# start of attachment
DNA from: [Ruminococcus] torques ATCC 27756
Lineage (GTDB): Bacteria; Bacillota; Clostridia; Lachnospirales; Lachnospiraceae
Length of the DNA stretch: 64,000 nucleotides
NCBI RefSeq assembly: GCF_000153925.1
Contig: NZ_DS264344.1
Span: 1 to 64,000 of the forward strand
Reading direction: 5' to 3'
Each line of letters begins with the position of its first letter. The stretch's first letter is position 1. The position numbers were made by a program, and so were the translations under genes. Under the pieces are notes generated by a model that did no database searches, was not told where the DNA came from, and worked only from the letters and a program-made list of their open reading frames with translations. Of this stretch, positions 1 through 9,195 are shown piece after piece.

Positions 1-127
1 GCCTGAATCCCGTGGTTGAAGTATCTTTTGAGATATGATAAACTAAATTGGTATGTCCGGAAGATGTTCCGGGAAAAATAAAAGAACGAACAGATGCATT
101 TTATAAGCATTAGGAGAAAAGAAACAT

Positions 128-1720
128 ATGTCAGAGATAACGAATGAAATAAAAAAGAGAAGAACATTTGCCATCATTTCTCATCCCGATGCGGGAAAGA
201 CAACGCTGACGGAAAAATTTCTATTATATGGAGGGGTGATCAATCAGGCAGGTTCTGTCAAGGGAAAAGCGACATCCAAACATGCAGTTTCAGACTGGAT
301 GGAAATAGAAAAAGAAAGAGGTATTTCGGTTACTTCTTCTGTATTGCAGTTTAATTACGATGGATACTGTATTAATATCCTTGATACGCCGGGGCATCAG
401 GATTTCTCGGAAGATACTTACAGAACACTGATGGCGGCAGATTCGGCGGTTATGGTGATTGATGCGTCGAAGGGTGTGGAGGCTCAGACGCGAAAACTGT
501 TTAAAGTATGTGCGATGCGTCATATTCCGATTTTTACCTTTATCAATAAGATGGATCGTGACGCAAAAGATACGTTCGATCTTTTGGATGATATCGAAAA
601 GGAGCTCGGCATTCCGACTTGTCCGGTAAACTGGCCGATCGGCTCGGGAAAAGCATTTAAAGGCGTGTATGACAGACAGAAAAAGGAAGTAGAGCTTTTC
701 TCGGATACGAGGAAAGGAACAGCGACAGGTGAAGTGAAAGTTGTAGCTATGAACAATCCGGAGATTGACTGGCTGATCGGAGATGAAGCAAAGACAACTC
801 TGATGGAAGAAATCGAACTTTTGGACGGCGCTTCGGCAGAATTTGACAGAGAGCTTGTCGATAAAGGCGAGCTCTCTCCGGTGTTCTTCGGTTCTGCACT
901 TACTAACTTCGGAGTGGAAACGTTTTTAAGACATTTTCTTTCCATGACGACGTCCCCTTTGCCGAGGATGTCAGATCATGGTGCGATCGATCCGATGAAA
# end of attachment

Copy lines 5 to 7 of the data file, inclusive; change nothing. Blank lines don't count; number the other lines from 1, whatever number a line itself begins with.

Contig: NZ_DS264344.1
Span: 1 to 64,000 of the forward strand
Reading direction: 5' to 3'